And the situation has only exacerbated since the new volatility regime, which I define as beginning in 2012:

Thus, if anything, a poor start to the year is expected for this retailer, which has traditionally been a poor choice for holiday holdings. Let's look on the bright side: Buying now not only gives you access to the GME bull season but also gives you a fiscally conservative choice of a greatly undervalued stock:

It can be argued that the entire retail industry is overvalued and is punishing the already beaten-down as a whipping boy:

We know from statistical findings that low PE stocks outperform the market and the sector due to mean reversion principles. If you want exposure to the growing video game industry, I cannot think of a better long-term holding than a stock with a 6% dividend yield, highly undervalued, currently oversold, and about to enter its bullish season: GME is the stock to own here.

#1 Braskem SA (NYSE:BAK)

Pretty much everyone agrees that the US market is expensive at the moment, and we are hard-pressed to get value for our money. Many have looked outside the US for growth, unsuccessfully for the most part as 2016 wasn't much greater for emerging markets than for the US market. But hey - at least we have diversification, right?

Now, with a Republican president in office, the US dollar is more likely to acquire strength, making the forex issue an even larger one for investors. Still, some emerging markets have their hidden gems. While not exactly hidden, BAK is not exactly popular either - but it should be.

BAK is one of those rare stocks that offers both growth and value. The dividend, while lacking a stable history, is currently on a violent upswing:

The 7% yield offered comes with the addition of a huge stock price discount. Like the other stocks mentioned, BAK is trading at a significant discount to its future cash flows:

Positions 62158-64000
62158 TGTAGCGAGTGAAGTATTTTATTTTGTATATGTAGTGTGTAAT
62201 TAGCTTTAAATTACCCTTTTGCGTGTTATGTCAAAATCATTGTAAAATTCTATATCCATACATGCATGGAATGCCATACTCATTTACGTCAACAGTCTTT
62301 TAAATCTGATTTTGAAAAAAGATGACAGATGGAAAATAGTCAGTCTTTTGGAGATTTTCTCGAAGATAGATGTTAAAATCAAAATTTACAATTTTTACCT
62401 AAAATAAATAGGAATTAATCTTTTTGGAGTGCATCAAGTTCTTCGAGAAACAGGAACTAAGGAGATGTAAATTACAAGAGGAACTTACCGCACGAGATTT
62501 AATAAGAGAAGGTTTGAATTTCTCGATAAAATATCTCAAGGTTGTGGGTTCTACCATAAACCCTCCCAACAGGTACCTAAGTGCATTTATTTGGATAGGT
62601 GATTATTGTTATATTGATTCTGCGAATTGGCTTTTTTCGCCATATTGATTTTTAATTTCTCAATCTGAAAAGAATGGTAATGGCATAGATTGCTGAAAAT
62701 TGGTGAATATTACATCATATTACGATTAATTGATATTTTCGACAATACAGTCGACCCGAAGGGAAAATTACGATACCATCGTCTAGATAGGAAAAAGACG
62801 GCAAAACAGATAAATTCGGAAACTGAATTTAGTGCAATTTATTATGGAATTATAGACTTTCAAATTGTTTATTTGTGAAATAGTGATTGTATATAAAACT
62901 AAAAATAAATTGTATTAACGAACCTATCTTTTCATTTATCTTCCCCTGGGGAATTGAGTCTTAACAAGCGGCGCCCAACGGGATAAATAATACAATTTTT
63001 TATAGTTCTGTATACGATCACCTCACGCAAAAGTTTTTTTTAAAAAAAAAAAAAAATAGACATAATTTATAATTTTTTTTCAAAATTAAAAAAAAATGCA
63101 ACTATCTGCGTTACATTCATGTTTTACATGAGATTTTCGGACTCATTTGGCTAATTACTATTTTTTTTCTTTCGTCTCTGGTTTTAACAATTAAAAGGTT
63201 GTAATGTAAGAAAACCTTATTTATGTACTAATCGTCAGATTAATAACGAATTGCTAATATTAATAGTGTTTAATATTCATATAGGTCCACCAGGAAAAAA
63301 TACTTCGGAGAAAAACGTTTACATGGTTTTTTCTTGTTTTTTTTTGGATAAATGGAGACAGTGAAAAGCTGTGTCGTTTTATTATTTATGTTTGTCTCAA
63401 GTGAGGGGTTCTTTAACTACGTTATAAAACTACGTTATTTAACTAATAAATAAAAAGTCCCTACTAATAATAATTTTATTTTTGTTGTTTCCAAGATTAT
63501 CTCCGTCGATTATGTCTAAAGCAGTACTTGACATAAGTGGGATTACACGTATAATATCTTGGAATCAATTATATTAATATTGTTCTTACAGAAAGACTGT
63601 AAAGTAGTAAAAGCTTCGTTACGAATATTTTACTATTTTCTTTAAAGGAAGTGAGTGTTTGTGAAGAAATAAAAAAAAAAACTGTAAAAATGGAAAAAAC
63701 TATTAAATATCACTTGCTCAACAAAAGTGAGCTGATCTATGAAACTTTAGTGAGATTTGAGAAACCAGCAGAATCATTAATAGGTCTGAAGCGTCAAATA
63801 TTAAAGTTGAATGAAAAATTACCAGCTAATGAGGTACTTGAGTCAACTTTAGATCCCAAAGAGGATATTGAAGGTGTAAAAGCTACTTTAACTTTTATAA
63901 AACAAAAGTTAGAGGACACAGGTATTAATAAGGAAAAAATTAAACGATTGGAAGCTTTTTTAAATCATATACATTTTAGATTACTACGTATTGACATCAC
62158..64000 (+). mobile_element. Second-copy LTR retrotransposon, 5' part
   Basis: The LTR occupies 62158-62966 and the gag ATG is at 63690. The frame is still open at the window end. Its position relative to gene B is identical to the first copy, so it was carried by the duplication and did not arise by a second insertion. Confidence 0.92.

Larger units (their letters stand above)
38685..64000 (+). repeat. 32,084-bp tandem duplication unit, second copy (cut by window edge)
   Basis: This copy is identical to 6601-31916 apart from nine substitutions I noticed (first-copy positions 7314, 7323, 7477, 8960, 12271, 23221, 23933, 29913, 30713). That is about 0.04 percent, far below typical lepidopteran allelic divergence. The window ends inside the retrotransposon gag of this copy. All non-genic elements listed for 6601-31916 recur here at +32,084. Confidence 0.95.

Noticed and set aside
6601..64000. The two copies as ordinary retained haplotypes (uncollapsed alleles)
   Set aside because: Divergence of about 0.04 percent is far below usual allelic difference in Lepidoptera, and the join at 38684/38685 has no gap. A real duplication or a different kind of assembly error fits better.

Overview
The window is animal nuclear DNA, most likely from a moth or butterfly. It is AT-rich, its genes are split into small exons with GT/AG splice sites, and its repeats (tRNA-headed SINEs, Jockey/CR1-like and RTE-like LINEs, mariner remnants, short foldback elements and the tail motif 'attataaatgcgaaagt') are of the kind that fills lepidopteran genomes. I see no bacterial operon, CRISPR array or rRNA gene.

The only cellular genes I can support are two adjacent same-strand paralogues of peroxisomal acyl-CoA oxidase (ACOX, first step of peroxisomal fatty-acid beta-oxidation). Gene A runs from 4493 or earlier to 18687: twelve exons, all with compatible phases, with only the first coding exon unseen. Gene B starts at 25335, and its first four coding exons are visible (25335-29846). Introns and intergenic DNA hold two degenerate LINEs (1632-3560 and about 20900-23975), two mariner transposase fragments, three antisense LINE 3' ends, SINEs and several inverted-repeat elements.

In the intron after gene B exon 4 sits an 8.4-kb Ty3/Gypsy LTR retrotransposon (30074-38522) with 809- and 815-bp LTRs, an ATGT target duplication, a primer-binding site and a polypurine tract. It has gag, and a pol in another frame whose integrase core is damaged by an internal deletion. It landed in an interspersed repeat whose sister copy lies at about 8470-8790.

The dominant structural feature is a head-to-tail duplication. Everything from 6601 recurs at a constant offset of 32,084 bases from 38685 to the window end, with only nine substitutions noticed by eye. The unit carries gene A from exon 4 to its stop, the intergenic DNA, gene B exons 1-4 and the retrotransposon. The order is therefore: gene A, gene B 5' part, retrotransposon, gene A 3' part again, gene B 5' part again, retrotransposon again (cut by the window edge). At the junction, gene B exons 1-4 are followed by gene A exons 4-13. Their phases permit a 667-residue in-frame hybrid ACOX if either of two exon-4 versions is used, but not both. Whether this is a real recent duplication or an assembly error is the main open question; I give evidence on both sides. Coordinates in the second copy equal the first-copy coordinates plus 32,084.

Expected revenue growth is still bullish, and BAK has managed to increase its earnings by 50% over the past five years. The main reason you haven't heard of BAK is its debt issue:

Indeed, the debt risk here cannot be ignored. But BAK has recovered from hard times and still manages to turn a profit:

If you see BAK as a growth stock, the above debt charts don't look so strange. BAK has managed to outperform the industry:

BAK is beautiful from every angle, barring that debt thorn sticking out. At the very least, it's worth a look, though you might wish to wait for the dollar to even out before deciding on your entry point.

If this article was helpful, let me know in the comments section below. I can run another dividend article without the 5%+ yield requirement if requested. The 2017 dividend picks video will also be posted on Seeking Alpha, when ready.


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Note: All unlabeled figures were created by me from data pulled from Yahoo and ADVN through R. Charts with blue backgrounds are from Etrade Pro. Fundamental charts from a paid subscription at simplywall.st.